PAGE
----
The damaging winds flattened wide swaths of cropland, crushed grain bins, and caused significant home and property damage. With such a large storm path, many FMH insureds and agents were affected from this devastating wind event.
“The derecho was a one in 500 event for a lot of companies, and even a one in 1000 event for some, making it the worst-case scenario in the span of a century,” said FMH President & CEO Ron Rutledge.
This multi-state storm spurred claims for all three areas of FMH business including its Crop, Property & Casualty (P&C), and Reinsurance Divisions.
The biggest question he has received with derecho crop claims is if crops are considered “mechanically able to harvest”, which is something determined by the individual insurance provider.
To date, approximately 7 percent of the FMH producers with reported losses in the impacted counties have part of a field or fields that meet the standard of unable to mechanically harvest. FMH continues to work with its producers to let them know what their options are when it comes to crop losses. As always, service has been a top priority these past months and FMH crop adjusters continue to aim for fairness and thorough explanations when settling a claim.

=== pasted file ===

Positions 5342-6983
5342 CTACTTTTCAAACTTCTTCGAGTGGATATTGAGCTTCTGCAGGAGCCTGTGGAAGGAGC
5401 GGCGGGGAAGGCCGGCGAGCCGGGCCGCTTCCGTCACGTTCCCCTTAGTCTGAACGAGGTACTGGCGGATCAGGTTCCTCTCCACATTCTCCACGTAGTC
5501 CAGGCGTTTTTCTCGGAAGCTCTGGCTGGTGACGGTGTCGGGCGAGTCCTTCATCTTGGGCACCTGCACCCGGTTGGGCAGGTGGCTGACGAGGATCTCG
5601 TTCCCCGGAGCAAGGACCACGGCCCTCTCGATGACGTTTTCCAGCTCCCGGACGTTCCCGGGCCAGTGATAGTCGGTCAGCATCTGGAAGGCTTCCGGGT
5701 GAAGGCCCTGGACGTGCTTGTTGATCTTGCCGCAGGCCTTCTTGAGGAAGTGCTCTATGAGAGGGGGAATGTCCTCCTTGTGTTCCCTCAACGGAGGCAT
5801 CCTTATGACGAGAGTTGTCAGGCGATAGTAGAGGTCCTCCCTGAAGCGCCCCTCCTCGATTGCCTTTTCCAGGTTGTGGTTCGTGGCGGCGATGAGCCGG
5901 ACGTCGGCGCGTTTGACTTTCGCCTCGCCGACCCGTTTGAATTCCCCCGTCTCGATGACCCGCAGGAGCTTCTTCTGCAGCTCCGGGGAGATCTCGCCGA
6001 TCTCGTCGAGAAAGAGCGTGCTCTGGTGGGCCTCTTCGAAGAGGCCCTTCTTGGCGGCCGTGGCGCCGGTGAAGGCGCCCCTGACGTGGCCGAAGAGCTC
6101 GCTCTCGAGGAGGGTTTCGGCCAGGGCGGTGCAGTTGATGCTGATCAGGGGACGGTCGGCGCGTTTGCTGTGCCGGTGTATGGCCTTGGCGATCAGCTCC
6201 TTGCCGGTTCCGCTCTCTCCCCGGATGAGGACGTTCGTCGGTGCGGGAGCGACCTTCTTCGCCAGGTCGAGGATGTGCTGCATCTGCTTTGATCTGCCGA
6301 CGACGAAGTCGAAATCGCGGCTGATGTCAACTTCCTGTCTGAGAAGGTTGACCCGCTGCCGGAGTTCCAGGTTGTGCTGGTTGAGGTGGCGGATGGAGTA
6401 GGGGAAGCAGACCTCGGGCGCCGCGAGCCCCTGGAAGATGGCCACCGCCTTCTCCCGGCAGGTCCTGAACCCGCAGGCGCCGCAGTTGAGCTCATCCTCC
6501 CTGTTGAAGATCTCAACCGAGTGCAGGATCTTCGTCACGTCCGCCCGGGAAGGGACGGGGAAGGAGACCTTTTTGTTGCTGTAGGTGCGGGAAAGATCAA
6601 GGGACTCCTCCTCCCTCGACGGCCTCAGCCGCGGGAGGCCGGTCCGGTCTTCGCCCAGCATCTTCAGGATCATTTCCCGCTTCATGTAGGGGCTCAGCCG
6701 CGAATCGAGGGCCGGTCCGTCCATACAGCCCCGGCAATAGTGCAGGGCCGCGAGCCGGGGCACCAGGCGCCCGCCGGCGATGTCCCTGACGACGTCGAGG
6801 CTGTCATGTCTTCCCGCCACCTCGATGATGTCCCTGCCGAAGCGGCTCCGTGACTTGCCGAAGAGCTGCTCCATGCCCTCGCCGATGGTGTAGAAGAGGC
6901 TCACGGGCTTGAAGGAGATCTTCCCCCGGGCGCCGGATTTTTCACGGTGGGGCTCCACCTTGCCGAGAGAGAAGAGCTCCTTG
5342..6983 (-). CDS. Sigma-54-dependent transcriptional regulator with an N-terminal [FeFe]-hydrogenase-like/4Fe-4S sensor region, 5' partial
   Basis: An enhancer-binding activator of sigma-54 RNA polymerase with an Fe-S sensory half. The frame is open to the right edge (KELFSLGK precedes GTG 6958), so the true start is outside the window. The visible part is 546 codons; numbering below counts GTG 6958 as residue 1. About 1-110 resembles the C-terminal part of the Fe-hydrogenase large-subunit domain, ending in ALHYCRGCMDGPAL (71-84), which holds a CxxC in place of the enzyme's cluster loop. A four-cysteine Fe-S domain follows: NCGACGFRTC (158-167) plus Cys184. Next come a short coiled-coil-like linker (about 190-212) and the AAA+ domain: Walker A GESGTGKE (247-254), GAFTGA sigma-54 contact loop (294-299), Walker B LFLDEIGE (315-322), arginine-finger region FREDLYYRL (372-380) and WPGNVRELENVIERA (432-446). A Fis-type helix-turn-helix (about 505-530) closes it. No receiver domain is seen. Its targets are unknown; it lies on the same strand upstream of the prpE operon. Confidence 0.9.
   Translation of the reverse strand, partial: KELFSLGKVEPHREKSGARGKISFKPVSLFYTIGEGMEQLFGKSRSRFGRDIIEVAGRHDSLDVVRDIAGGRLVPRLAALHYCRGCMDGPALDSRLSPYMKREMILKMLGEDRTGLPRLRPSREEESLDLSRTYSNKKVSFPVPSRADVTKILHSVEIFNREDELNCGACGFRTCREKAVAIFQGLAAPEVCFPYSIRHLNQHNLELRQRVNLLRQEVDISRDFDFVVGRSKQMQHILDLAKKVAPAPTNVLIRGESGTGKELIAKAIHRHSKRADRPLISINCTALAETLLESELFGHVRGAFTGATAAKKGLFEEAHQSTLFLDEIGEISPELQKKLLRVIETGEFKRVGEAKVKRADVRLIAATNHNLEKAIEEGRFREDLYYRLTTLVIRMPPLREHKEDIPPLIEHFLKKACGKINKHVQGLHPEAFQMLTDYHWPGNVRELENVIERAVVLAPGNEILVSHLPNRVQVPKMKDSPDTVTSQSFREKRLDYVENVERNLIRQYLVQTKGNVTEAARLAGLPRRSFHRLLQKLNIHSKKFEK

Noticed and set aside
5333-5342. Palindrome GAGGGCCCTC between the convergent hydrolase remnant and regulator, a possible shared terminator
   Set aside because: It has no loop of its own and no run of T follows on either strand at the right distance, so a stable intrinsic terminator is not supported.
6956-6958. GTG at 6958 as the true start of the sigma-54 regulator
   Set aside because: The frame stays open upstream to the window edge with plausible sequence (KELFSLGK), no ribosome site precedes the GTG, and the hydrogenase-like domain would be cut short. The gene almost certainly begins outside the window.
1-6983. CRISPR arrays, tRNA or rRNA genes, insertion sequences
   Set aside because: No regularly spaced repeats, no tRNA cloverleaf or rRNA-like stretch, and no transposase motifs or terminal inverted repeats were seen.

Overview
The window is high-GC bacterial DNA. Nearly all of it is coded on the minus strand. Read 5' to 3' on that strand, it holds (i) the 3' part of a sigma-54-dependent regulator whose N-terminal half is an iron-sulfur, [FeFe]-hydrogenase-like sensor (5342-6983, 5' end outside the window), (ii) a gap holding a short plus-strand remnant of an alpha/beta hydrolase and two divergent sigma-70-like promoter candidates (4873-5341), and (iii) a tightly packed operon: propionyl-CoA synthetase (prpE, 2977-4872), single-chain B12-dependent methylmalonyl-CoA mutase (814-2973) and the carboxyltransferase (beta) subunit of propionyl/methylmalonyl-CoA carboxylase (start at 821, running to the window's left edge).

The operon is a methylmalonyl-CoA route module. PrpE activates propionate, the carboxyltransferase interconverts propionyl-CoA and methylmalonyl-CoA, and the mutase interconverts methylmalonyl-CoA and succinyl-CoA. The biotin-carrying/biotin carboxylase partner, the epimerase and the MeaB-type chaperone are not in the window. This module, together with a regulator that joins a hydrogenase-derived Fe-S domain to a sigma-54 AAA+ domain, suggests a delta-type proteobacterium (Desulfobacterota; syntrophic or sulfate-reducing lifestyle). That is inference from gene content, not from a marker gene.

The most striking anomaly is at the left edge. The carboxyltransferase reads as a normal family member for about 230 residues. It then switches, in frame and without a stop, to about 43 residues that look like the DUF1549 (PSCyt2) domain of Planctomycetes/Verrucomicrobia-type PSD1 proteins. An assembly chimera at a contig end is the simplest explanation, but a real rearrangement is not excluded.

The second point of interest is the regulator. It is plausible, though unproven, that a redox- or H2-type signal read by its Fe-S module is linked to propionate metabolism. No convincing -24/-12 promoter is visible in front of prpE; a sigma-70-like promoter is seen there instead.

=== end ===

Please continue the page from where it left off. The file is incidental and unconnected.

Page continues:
On the property and casualty side, FMH’s P&C Division reports over 1,000 claims from the storm amounting to over a $23 million loss. Even with the influx of claims, FMH claims service continues to shine. Pat Faga, FMH Executive Vice President & Chief Marketing Officer, reported, “The P&C claims team has done an outstanding job providing excellent service to both our insureds and agent partners by leading our industry’s response to this intense storm.”
He also noted how FMH field adjusters were once again the first out in the field and that agent feedback confirmed FMH has also been the industry leader in getting claims payments in insureds’ hands.
As for FMH’s Reinsurance Division, two of its client companies were severely hit with over 3,200 claims reported. The Reinsurance team has been heavily involved in helping line up catastrophe adjusting crews and advancing funds so that these companies could adjust and pay their losses in a timely manner.
“It’s been a tough year, no doubt about it, but a year like this is why people buy insurance. This is also an opportunity to remind people just how important insurance is and how much better FMH service is than the competition,” said Ron Rutledge .